ARTICLE 1 – DEFINITIONS
Convention Area — means EEZ established by a State in accordance with International law, or an area beyond and adjacent to territorial sea determined by the State in accordance with International law, and extending upto ≤ 200 miles from the baseline from where territorial sea is measured.
Wreck — means the following resulting from a maritime casualty :
· Sunken or stranded ship or any part thereof or any object there from.
· Stranded, sunken or adrift object lost at sea from a ship.
· Ship which is about to sink or strand, where effective assistance is not already being taken.
Hazard — means any condition which —
· Poses danger or impediment to navigation.
· May result in major harmful consequences to marine environment or coastline or related interests such as port, estuaries, fisheries, tourism, health of coastal population, marine living resources, wildlife, offshore and underwater infrastructure, and other economic interests.
Operator of ship — means owner, or manager or bareboat charterer who has assumed duties and responsibilities from the owner under the ISM Code.
Affected State — means the State in whose area the wreck is located.
ARTICLE 2 — OBJECTIVES AND GENERAL PRINCIPLES
· Affected State may take reasonable and necessary measures, proportionate to the hazard posed by a wreck in the convention area, without interfering with the rights and interests of other States and persons.
· Affected State shall cooperate with other involved States.
· This convention shall not entitle a State to claim sovereignty over any part of the high seas, except its territorial sea.
ARTICLES 3 AND 4 — SCOPE OF APPLICATION AND EXCLUSIONS
· Convention shall apply to wrecks in the convention area.
· State may extend the application to its territorial sea by notifying the IMO, in which case certain parts of Articles 2 and 9 shall not apply.
· State may take measures, other than locating, marking and removing a wreck in its territorial sea. Articles 10, 11 and 12 shall not apply to such measures.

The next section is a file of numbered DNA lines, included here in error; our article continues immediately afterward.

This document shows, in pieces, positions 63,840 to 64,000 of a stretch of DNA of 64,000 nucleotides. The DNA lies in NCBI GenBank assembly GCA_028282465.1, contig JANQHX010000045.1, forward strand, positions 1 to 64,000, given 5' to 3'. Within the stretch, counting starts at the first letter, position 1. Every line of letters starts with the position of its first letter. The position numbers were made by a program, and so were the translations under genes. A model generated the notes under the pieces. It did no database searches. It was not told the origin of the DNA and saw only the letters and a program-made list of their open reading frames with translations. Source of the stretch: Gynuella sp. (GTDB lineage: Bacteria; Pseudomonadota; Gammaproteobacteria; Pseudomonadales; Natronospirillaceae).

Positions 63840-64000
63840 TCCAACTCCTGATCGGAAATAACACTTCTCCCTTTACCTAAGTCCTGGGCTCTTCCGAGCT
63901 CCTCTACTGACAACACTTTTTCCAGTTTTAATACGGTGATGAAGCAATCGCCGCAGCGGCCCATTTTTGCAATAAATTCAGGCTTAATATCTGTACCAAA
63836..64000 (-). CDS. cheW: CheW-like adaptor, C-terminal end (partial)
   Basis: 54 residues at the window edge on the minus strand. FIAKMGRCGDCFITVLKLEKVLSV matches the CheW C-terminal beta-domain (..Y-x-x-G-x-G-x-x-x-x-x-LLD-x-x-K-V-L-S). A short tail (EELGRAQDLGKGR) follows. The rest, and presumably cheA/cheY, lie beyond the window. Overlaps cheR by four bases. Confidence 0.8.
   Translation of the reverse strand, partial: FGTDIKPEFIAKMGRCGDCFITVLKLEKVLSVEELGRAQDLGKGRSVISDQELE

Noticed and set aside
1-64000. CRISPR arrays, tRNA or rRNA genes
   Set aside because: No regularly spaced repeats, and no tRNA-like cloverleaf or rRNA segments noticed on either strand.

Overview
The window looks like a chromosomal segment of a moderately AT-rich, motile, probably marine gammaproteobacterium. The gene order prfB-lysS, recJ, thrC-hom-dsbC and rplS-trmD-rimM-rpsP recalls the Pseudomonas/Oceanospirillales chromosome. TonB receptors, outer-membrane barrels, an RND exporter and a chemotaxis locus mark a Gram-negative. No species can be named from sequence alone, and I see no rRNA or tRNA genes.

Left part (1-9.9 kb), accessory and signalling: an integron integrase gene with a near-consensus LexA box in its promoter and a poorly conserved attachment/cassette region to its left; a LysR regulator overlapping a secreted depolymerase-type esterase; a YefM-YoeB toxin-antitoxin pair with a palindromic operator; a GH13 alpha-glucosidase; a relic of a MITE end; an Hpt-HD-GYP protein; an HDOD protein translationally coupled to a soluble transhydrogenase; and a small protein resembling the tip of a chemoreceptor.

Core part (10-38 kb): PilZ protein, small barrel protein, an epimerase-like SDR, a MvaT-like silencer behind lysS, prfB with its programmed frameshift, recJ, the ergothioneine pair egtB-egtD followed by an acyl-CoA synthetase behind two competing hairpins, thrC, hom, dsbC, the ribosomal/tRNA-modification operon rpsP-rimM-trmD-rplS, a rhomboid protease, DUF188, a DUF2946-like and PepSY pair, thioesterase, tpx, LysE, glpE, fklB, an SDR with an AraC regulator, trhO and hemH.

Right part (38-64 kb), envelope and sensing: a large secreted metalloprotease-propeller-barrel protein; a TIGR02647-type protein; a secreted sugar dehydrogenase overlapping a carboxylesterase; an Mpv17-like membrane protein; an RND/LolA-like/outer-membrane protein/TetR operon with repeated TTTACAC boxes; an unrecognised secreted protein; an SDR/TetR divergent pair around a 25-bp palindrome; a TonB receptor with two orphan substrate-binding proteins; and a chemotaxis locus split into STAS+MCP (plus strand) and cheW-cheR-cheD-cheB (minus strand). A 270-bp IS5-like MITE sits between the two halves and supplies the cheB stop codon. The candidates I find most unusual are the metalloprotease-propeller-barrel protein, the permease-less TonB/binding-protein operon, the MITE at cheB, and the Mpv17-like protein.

· Convention shall not apply to measures taken under IMO “Intervention on the High Seas” Convention and its Protocol.
· It shall not apply to warship or ship owned or operated by a State on government non-commercial service, unless that State decides otherwise, in which case it shall notify IMO.
ARTICLE 5 — REPORTING WRECKS
· Flag State shall require either the Master or operator of its ship to report to the Affected State when that ship is involved in a casualty which results in a wreck.
· Following information shall be provided :
· Name and principal place of business of the owner.
· Precise location of wreck.
· Its type, size and construction.
· Nature of damage to, and condition of the wreck.
· Nature and quantity of cargo, particularly hazardous and noxious substances.
· Amount and types of oil, including bunkers, on board.
ARTICLE 6 — DETERMINATION OF HAZARD
Affected State shall take following criteria into account when determining whether a wreck poses a hazard :
· Its type, size and construction.
· Depth of water in the area.
· Tidal range and currents.
· “Particularly Sensitive Sea Areas” designated by Res. A.982(24).
· An area within EEZ where special mandatory measures have been adopted pursuant to UNCLOS.
· Proximity of shipping routes and traffic lanes.
· Traffic density and frequency.
· Type of traffic.
· Nature and quantity of cargo, amount and types of oil on board, and the likely damage to the environment if these are released.
· Vulnerability of port.
· Prevailing meteorological and hydrographical conditions.
· Submarine topography of the area.
· Height of wreck above or below water at lowest tide.
· Acoustic and magnetic profiles of the wreck.
· Proximity of offshore installations, pipelines, telecommunication cables, etc.
ARTICLE 7 — LOCATING WRECKS
Affected State shall urgently use all practicable means to warn mariners and States about the nature and precise location of wreck.
ARTICLE 8 — MARKING OF WRECKS
If the wreck constitutes a hazard, the Affected State shall mark it by International system of buoyage, and promulgate the particulars by all appropriate means, including the nautical publications.
ARTICLE 9 — MEASURES TO FACILITATE THE REMOVAL OF WRECKS
If Affected State determines that a wreck constitutes a hazard then it shall take following steps
- Inform the Flag State and owner of ship about details of wreck as stated in Article 5.
- Consult them and other States affected by it, regarding measures to be taken.
- Receive the evidence of insurance from owner as required by Article 12.